One death, one too many for mine boss

The Star Late Edition - - COMPANIES -

IM­PALA Plat­inum re­mains con­cerned about safety at its Im­pala Rusten­burg shafts af­ter the deaths of nine em­ploy­ees on duty in the year to June, Im­pala chief ex­ec­u­tive Nico Muller says.

Muller said yes­ter­day that safe pro­duc­tion was vi­tal to the sus­tain­abil­ity of the busi­ness and hu­man be­hav­iour was a ma­jor con­trib­u­tor to ac­ci­dents.

“Hu­man be­hav­iour con­tin­ues to con­trib­ute to many safety in­ci­dents and the em­pha­sis is on en­sur­ing ef­fec­tive lead­er­ship, re­spon­si­ble be­hav­iour, and driv­ing a cul­ture of per­sonal ac­count­abil­ity and in­ter­de­pen­dence,” he said.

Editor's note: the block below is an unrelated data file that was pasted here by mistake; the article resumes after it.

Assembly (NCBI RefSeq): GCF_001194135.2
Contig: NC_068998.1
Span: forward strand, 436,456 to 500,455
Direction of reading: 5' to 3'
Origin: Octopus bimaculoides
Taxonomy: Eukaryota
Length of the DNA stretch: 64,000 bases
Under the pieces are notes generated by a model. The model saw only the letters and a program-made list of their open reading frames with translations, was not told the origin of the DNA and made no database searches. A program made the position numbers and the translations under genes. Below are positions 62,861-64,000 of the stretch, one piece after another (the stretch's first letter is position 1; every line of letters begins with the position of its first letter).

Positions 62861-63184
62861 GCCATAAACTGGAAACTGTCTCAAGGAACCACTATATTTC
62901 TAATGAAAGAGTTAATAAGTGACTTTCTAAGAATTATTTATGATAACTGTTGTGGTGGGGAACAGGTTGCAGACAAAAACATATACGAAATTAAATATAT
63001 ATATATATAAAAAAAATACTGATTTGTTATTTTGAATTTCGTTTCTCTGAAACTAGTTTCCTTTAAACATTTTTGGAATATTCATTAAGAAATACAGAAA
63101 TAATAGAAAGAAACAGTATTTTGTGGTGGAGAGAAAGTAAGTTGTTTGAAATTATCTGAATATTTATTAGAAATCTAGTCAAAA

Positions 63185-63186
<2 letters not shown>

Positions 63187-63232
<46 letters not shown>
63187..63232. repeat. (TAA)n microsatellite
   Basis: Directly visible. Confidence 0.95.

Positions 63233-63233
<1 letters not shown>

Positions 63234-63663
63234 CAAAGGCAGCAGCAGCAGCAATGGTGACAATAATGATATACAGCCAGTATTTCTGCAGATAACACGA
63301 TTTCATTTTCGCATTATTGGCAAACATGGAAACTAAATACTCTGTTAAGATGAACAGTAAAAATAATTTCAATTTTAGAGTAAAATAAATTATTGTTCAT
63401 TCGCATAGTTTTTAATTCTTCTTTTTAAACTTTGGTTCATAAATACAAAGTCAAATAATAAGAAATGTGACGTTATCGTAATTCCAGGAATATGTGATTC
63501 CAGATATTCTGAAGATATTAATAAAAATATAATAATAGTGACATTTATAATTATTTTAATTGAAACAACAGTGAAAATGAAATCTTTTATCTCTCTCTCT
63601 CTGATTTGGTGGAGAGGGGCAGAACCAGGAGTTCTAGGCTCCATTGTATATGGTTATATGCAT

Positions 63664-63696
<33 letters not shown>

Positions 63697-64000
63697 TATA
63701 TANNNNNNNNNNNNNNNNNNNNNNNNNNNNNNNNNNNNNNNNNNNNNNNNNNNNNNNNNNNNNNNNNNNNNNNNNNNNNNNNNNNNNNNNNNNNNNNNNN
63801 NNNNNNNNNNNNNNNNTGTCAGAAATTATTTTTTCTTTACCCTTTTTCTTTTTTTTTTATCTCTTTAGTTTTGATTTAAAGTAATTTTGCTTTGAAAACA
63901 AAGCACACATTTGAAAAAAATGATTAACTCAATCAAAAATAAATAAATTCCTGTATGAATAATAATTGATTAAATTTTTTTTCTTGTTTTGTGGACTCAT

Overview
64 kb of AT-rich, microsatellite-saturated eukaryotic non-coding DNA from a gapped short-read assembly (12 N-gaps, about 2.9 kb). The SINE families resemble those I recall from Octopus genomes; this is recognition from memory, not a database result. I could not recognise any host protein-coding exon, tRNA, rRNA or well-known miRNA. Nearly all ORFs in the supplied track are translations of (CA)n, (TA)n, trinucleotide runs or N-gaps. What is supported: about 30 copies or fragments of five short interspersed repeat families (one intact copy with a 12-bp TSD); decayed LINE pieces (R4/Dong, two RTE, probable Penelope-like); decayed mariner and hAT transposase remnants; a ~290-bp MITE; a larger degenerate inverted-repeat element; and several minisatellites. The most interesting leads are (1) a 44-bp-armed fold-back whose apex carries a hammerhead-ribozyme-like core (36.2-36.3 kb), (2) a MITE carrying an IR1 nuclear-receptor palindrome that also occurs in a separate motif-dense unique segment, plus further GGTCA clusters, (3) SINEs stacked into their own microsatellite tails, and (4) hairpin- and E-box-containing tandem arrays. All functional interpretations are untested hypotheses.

Muller added Zim­plats, its Zim­babwe sub­sidiary, had achieved a safety mile­stone af­ter com­plet­ing a con­sec­u­tive 365 days with­out a sin­gle in­jury.

“Safety is very im­por­tant to us be­cause it af­fects the lives of our peo­ple, we take it very se­ri­ously.

“It is fun­da­men­tal to ev­ery­thing we are do­ing,” Muller said.

There were 73 fa­tal­i­ties on South African mines last year, down from 77 in 2015.

Muller, who was pre­vi­ously the vice-president for Gold Fields’ op­er­a­tions in South Africa and was the chief op­er­a­tions of­fi­cer at the Royal Bafo­keng Plat­inum, said safety im­prove­ment over the past num­ber of years re­flected safety lead­er­ship that had been ap­plied in the or­gan­i­sa­tion.

“I think, in par­tic­u­lar, the out­go­ing chief ex­ec­u­tive was a de­ci­sive leader in the in­dus­try, and he in­stalled a strong safety cul­ture within the com­pany,” Muller said. – Di­neo Faku

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